You know you’ve made it when you can get nearly 150 people into a room at 8 a.m. to talk about relationships. Not that there was any question that Esther Perel, the internationally bestselling author and psychotherapist, could fill a room. Perel catapulted into the popular consciousness with her 2013 TED talk “The secret to desire in a long-term relationship,” and her groundbreaking podcast “Where Should We Begin?”, which pulls back the curtain on couples therapy sessions, has solidified her place as a trusted expert in relationship advice. She continues to top the iTunes podcast charts and New York Times bestseller list simultaneously.
In her talk Oct. 17 at WeWork White House (yes, the one at 8 a.m.), Perel addressed relationship questions from the audience and introduced her latest book, The State of Affairs, which tackles the taboo topic of infidelity.
So how did Perel build her brand to the powerhouse it is today? How does she communicate with her team? We found out her expertise doesn’t end with relationships.
What have been some of the challenges in going from being a therapist to a relationship advice brand?
The first challenge was the word “brand” itself. Becoming a brand was totally foreign to me, because I’d been a therapist for 34 years. I didn’t know how to do it without selling out.
“Becoming a brand was totally foreign to me. I didn’t know how to do it without selling out.”
Then, the question was, “How do I scale?” I always thought of therapy as happening in person with one individual or with a couple, not in the big scope. How do you go wide without compromising depth and complexity?
The third thing was that I had worked alone for 30 years. I never had a team. Therapist is a very lonely job, actually. You enter the lives of others, but the essence of the job is quite alone. Now I have a team of seven.
So how have you expanded your scope without feeling like you were selling out?
I continuously marry depth, creativity, and integrity. The best example of that has been the podcast. It’s doing something that was never done: taking therapy into the public square. The sessions are with couples who apply for the podcast and then we show the therapy work I actually do, and by that, we reach millions. Who would think, that with all the stigma therapy has, that people would respond in this way? It’s creativity, integrity, and scaling.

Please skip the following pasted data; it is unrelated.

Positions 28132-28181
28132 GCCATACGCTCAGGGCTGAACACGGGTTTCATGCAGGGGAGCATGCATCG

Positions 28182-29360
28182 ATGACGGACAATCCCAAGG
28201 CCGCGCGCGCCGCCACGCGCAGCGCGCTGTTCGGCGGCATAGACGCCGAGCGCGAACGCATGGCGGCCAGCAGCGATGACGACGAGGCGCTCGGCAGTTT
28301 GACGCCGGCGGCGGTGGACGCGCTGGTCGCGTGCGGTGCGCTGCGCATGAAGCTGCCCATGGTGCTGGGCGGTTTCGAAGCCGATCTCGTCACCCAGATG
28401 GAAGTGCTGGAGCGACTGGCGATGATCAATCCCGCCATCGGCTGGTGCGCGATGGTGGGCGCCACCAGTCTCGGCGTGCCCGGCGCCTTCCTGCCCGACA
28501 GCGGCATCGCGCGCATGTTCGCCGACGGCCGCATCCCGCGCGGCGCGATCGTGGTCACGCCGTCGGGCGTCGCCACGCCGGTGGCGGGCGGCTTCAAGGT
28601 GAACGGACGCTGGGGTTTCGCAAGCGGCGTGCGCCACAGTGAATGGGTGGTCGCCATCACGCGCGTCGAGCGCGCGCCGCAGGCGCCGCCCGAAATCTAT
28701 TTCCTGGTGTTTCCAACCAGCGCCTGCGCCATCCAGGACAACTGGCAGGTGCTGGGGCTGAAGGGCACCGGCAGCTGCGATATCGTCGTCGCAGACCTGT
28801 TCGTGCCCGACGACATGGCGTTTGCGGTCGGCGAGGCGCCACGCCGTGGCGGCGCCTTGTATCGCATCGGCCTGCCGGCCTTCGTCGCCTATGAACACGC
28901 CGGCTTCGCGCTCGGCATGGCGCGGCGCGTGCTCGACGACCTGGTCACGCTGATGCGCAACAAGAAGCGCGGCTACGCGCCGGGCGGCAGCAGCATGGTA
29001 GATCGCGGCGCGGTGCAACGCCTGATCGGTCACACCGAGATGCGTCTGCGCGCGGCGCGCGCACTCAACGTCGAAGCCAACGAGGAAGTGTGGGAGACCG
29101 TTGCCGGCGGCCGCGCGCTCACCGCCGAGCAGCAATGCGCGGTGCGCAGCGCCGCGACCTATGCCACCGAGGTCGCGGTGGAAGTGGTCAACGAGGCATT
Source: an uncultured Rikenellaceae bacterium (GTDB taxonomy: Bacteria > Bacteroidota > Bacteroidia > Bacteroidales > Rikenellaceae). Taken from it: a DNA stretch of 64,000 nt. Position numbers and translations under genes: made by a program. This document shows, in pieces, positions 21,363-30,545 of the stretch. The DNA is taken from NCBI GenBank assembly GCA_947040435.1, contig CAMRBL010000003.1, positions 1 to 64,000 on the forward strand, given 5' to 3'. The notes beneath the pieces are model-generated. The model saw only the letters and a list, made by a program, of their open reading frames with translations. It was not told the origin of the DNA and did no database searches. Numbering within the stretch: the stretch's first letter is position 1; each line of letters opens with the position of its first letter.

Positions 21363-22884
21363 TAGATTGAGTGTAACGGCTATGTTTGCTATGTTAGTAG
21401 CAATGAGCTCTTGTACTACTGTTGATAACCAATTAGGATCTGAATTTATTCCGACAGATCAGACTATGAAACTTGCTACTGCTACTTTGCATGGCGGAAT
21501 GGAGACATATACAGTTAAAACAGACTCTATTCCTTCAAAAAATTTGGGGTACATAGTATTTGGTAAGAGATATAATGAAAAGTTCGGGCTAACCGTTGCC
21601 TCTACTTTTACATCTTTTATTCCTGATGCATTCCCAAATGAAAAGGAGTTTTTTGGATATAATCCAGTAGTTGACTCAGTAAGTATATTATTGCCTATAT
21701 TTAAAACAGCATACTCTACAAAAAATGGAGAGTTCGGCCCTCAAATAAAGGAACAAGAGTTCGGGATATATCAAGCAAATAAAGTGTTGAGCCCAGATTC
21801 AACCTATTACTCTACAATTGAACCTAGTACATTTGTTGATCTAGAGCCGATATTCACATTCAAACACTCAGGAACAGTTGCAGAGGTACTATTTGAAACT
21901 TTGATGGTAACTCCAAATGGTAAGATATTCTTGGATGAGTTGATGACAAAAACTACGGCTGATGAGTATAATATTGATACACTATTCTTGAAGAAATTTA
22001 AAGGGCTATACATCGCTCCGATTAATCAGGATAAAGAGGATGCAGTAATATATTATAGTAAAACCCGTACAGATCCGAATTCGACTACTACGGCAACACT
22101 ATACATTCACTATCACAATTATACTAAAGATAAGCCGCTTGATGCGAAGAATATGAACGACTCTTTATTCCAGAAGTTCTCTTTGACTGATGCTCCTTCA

If someone reading this is thinking of starting their own company or brand, what advice would you give them?
My advice is that there is no way to avoid taking risks. It’s a leap of faith, an act of engagement with the unknown.
Surround yourself with all kinds of people. Don’t think you need to know what you don’t know. I called everybody. Shamelessly. I asked help from anyone who could help me with this and with that. People are happy to help, especially when they believe in what they do. Be generous and people will be generous with you.
“Surround yourself with all kinds of people. I called everybody. Shamelessly.”
Part of your business right now is consulting with companies. What do you do with them?
I’m a psychological consultant with a bunch of tech startups. It’s a population that doesn’t always know enough about relationships. Sixty-five percent of startups fail because of co-founder relationship conflicts, according to Harvard data.
How can co-founders avoid this?
The first thing is to make sure you give time to focus on your relationship. It’s a marriage. You’ll spend more time together than the partners you live with. It’s so tempting to plunge into the work. [Take time to ask] how are we doing, how do you think we are as a team, how do we complement each other? I’m with a business partner who is great at thinking about how to make the team feel valued. I have been self-employed, so my communications style isn’t always up to par. What is often one person’s strength is another person’s vulnerability.
We’ve [launched a book, a podcast, and workshops] in less than three years, and it’s because I teamed up with the perfect business partner, Lindsay Ratowsky. I’m very happy to tell people that I couldn’t have done anything without her. She co-founded the brand.
How can people balance work and personal relationships?
Personal life directly affects what goes on when you leave the house. My general idea is people all live in networks of relationships, and the quality of our relationships determines the quality of our lives. And yet we don’t attend to it. People go to the gym to take care of the body. I think it’s offensive that people don’t take care of the relationships in their lives the same way.